Pakistan’s surprising election results, explained

An elderly Pakistani man with a long white beard wears a giant cutout of Khan on his chest and raises his arms in victory, surrounding by jubilant, cheering men pointing at the blue sky.
Supporters of the former Prime Minister Imran Khan’s Pakistan Tehreek-e-Insaf (PTI) party celebrate Pakistan’s election results. | Asif Hassan/AFP/Getty Images

Imran Khan’s candidates won the most votes. He can’t be prime minister. What next?

Pakistan’s parliamentary elections ended in a surprise upset, one that could make the transition to the next government a chaotic affair and that could leave the winning politicians without real governing power.

Backed by Pakistan’s powerful and influential military establishment, Pakistan Muslim League-Nawaz (PML-N) was expected to win last Thursday’s vote handily, restoring controversial former prime minister Nawaz Sharif to his old post. However, voters handed a stunning victory to politicians allied with jailed former Prime Minister Imran Khan’s Pakistan Tehreek-e-Insaf (PTI) party.

But that doesn’t mean Khan will be the next prime minister, or even that his party will lead the next government.

PTI was essentially prohibited from running candidates after the Supreme Court ruled they could not use their electoral symbol on ballots; many PTI politicians instead ran as independents. And independent candidates, most of them associated with PTI, took 92 seats in Pakistan’s parliament — more than each of the other major parties. That would normally give a party the upper hand in forming a government and in choosing a prime minister. But since the independents aren’t part of a party, PML-N and the Pakistan People’s Party (PPP), both of which are headed by members of dynastic political families, are in talks to form a coalition to lead the next government.

Practically, that might not result in massive changes to daily life. None of the major parties have very cogent or convincing plans to deal with Pakistan’s economic and security woes.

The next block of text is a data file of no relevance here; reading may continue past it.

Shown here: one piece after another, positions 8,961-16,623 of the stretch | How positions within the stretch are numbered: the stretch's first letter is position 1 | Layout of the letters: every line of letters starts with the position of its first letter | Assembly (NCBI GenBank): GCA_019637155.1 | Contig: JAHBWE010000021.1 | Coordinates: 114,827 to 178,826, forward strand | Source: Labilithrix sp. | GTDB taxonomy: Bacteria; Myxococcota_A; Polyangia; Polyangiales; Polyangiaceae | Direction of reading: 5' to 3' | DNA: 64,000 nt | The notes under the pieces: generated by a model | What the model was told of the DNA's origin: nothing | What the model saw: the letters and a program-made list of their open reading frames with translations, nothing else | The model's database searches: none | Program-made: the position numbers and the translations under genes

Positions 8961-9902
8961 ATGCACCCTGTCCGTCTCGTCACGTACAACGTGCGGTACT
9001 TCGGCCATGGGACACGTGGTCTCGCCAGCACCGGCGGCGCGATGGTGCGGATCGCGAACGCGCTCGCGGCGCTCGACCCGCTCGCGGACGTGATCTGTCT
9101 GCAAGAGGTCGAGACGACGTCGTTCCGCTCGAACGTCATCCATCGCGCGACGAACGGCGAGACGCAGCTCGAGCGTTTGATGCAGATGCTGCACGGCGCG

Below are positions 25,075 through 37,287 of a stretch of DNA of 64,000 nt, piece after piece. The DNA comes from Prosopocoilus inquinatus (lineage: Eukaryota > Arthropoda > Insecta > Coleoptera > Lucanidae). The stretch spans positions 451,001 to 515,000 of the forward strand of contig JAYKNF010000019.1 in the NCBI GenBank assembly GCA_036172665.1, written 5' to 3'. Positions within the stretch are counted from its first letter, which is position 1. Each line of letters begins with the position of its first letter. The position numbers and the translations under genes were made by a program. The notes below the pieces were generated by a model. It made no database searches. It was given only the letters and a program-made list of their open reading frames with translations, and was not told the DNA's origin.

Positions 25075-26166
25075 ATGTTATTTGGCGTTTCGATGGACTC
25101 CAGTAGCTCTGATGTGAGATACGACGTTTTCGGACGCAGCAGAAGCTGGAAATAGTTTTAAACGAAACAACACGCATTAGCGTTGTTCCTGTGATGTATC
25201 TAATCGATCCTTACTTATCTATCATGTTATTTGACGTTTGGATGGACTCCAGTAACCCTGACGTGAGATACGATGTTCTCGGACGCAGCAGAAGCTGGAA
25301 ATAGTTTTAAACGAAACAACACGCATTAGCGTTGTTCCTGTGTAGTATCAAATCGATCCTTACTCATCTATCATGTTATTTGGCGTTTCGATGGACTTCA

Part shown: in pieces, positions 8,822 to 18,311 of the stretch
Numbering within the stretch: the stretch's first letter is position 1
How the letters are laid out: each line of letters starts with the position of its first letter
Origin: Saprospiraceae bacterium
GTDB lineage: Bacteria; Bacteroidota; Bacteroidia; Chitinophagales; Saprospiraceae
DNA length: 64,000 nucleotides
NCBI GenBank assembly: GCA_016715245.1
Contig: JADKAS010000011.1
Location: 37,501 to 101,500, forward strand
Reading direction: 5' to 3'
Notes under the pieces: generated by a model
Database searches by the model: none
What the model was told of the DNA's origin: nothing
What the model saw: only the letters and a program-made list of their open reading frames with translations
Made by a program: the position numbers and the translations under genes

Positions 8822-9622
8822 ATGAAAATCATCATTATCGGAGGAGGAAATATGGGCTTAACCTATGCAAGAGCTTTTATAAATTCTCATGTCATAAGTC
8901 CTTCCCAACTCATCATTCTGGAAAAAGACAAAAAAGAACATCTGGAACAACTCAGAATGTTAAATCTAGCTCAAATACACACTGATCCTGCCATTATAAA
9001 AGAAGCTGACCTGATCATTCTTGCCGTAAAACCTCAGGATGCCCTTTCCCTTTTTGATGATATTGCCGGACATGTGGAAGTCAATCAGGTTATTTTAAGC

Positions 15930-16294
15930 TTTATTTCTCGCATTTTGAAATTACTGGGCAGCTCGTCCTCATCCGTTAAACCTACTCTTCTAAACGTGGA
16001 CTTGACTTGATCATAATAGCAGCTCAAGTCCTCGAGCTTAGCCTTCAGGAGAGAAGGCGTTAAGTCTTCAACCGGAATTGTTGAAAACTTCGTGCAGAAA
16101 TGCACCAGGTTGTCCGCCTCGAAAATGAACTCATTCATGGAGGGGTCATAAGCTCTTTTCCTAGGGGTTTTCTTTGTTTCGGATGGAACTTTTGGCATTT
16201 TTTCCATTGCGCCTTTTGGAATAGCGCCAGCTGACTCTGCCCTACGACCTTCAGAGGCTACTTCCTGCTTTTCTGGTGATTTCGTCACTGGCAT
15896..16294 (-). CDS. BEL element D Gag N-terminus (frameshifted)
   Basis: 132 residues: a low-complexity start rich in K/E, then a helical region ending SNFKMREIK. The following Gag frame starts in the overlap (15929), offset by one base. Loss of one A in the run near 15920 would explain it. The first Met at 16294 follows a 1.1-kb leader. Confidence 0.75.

“In terms of the parties’ plans to tackle Pakistan’s economic and security problems, there is not much difference,” Madiha Afzal, a fellow in the Foreign Policy program at Brookings, told Vox by email. “The thing is, we have seen all these parties (and candidates) holding power before, and they did not fundamentally change the trajectory of the country, and especially not its economy.”

Pakistanis’ vote, then, can best be understood less as an endorsement of a political agenda and more as a damning rebuke of the political establishment and the military power that undergirds it.

Who will lead Pakistan now?

Even if PTI could form the next government, Khan couldn’t be the next prime minister; he is barred from holding elected office for 10 years due to his criminal convictions.

Pakistan’s Parliament will have to form a coalition government, and that’s likely going to be a PML-N and PPP coalition, with Shehbaz Sharif, brother of the PML-N chief Nawaz Sharif, becoming the prime minister.

“Most people — even those who follow Pakistani politics quite closely — were surprised at what happened on February 8, and this includes not only the number of people who came out to vote” in what was expected to be a very low-turnout election, as Niloufer Siddiqui, an assistant professor of political science and international affairs at SUNY-Albany, told Vox in an interview.